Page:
I woke up this morning to discover that the gun violence in Chicago was severe enough over the holiday weekend to make the national news. Later in the day my good friend and ministry partner Ronnie Matthew Harris sent me this piece he wrote yesterday. His is an important voice to hear in these days of violence and racial conflict. Ronnie is a missional entrepreneur and community organizer on the South Side of Chicago.
On July 5, 1852, the great abolitionist Frederick Douglas delivered a dynamic speech entitled, “What to the Slave is the Fourth of July?” I am convinced that it is one of the most brilliant examples of oratory ever delivered, especially given the extent to which it unfolds against one of the most volatile sociopolitical backdrops in our nation’s history.
Douglas, quite aware of the historical context, uses his opening remarks to ask his audience to forgive his obstinate forthrightness. But the time had finally come for him to speak truth to power, to both friend and foe. Never have I felt so akin to my lifelong hero!
It is July 5, 2015. And with the sounds of what I pray are just fireworks being set ablaze in the distance, I write this post. Like Douglas, I am left engaging this great national occasion, the Fourth of July, conflicted by both resolve and trepidation. On the one hand, I am confident of the pure motives from which I feel called to write. On the other hand, some will not like what I have to say.
But this year, like no other in my lifetime, I am grieved by the unchecked injustices in our American society. The lives of Black men and women are rapidly receding to what they were during the eras of slavery and Jim Crow. Local terrorist walk into Black churches to kill innocent people. Countless other cowards hide behind anonymity, burning Black churches to the ground. Worst of all is the intra-racial strife that precipitates Black on Black crime.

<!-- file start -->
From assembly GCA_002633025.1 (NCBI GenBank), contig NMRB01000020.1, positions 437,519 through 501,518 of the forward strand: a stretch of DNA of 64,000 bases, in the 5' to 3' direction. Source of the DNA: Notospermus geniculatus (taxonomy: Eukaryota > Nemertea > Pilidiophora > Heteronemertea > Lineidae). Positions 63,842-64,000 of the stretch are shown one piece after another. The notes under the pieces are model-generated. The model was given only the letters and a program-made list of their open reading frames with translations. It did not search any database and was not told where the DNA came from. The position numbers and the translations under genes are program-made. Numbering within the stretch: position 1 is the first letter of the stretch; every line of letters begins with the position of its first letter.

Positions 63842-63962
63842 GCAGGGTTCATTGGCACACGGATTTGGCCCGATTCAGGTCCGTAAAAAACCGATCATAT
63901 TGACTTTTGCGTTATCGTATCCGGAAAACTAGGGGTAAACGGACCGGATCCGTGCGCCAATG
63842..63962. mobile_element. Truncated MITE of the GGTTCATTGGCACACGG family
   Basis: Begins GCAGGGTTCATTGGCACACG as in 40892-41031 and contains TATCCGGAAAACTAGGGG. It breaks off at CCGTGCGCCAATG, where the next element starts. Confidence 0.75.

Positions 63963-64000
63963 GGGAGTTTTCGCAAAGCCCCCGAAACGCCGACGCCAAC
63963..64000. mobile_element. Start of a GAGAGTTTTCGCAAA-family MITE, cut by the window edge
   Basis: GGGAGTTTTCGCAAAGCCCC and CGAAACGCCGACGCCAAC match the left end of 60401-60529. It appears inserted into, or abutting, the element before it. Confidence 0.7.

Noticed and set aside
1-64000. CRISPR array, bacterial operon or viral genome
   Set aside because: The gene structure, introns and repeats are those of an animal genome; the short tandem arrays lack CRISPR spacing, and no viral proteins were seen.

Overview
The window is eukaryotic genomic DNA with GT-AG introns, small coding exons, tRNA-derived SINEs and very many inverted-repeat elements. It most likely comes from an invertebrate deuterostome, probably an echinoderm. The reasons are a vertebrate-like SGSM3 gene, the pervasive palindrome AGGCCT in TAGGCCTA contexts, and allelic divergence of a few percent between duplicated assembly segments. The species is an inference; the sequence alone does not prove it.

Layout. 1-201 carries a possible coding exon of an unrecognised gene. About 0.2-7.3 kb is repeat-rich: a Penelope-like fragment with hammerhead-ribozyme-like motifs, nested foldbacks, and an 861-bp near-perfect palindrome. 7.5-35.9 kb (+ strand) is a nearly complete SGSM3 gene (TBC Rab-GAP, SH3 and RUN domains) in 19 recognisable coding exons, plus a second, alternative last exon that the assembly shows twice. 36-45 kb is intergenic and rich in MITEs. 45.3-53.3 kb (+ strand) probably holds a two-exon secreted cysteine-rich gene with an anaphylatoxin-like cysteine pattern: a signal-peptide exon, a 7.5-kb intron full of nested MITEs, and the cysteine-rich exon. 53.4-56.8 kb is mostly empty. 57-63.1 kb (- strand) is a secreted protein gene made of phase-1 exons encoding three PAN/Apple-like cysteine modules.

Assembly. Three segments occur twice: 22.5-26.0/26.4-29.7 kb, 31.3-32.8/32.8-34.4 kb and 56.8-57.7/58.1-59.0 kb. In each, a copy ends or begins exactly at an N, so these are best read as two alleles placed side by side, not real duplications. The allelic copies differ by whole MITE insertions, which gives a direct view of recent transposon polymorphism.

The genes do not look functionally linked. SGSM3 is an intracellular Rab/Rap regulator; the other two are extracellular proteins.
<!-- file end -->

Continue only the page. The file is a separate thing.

This brings me to my need to write this post: I am sad.
The joyfulness of the season and what it means to be free escapes me this year. Why? Because death is all around me. You see, just a few hours ago I witnessed more news of innocent lives ruined by gunfire. Yet a nation that goes abroad—at all costs—to bring down terrorists contends that there is nothing we can do here at home.
I was in Scotland recently and several of my friends and colleagues were astonished by our lack of resolve to do something about gun laws in America. It’s true that they themselves are citizens of a country afflicted by its own set of quarrels over independence. They have wrestled for months over the trustworthiness of the phrase “better together.” Gun laws, however, are a subject upon which they mostly agree. A mentor-friend of mine, Darnell Starks said it best: “Perhaps as a spotlight is shone on these atrocities [referring to the aforementioned acts of injustice], America will find the collective will to change and take a giant step toward (in the words of President Obama) ‘bridging the gap between the promise of our ideals and the reality of our times.’” Only time will tell.
I will never forget standing amidst the ruins of the Cathedral of St. Andrew in Scotland. I became cognizant of a very significant point which Douglas himself underscores: America is but a young lad. As Douglas articulates so eloquently:
There is hope in the thought, and hope is much needed, under the dark clouds which lower above the horizon. The eye of the reformer is met with angry flashes, portending disastrous times; but his heart may well beat lighter at the thought that America is young, and that she is still in the impressible stage of her existence. May he not hope that high lessons of wisdom, of justice and of truth, will yet give direction to her destiny?